One of the most dramatic hikes in Lassen Park is to the top of Cinder Cone, a testament to the volcanic devastation that occurred here. It's a two-mile easy hike to get to the base of the cone, and then a grueling quarter-mile, 700-vertical-foot-rise, 30%-grade stumble to the top in rocky lava shards. But the reward is the surrounding view -- Lassen Peak in the distance, miles of black lava beds, painted dunes, and two blue-green volcanic lakes in the distance.
The bowl at the top of the cone is enormous, a half-mile hike around. It reminds me of a giant version of the small, cone-shaped pits dug by ant lions in the sands of my native Texas. "Doodlebugs", we kids called them; the sides of their tiny pits were smooth and slippery, and acted like a spider-web for unsuspecting insects who would slide down into the jaws of the predator buried in the center. Might Cinder Cone be hiding a giant monster just waiting for me to be its lunch?
I decide to test my climbing legs by tackling Lassen Peak, a 2000-ft climb from the trailhead at 8,500 feet. It took me 2 hours and 45 minutes, but we made it! The first one-third of the climb is fairly pleasant, a regular packed trail thru sparse forest. But after that, you're onto a rocky, gravelly path of endless switchbacks, skirted by steep grades covered with talus -- large chunks of broken lava rock cascading down the mountainside. And the increasing altitude -- 10,500 feet at the summit -- is a killer for us middle-agers: count 50 steps up; stop to rest; pant, pant, pant. Can you imagine people actually climbing to 27,000 feet on Mt. Everest?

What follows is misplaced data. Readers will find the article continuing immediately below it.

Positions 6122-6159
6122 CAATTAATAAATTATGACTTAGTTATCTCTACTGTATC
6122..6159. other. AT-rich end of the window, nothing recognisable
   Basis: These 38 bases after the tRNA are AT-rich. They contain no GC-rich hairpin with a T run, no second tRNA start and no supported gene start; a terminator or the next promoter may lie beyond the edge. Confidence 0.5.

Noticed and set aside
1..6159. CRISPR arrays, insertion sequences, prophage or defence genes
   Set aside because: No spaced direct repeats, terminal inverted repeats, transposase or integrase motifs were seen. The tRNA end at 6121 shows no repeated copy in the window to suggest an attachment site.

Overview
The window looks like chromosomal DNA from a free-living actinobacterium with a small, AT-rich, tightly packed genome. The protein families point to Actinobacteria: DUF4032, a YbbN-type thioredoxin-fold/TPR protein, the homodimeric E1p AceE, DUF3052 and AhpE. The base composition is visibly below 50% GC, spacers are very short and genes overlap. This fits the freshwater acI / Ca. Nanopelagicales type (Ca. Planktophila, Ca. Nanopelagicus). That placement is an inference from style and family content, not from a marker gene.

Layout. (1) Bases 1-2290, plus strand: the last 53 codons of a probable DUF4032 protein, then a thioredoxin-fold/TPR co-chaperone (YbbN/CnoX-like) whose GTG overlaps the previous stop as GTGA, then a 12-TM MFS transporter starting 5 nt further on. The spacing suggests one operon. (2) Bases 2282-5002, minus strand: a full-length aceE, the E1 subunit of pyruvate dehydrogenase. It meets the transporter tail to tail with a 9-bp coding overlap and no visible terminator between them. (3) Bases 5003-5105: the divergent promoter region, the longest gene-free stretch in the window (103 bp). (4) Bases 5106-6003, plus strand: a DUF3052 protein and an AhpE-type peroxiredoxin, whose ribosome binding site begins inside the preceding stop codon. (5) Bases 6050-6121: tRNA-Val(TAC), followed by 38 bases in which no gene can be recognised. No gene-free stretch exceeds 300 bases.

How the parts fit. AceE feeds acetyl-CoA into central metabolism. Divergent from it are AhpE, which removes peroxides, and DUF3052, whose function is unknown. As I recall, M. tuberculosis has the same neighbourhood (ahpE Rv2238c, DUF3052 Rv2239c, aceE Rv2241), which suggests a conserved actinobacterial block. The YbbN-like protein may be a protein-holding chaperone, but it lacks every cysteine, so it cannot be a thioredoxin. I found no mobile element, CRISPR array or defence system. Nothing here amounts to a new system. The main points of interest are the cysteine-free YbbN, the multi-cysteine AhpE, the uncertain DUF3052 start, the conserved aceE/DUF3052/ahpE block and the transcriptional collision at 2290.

The distance to the summit seemed much longer than the reputed 2.5 miles. Near the top there is a marker which proclaims ".5 mile" (still to go), but all hikers agreed it was a vicious lie. Most of the trail is barren and completely exposed to sun and wind. We started the climb at 8:30 a.m. By the time we started down again, at about 12:30, the winds were strong enough to blow you off your feet!
Beautiful views and a feeling of accomplishment reward the successful climber. Although it didn't show up well in my photos, from the top we could see the snow-covered peak of Mt. Shasta to the northwest, looking like just another cloud floating on the horizon. Below us, half-melted snow in the caldera of the volcano's throat formed a beautiful blue-green lake. We didn't see much wildlife on the mountain, just a few black ravens struggling against the wind and a couple of chipmunks on the trail. I noted with curiousity several bumblebees buzzing us all the way up -- what do they eat in this land of rock and snow?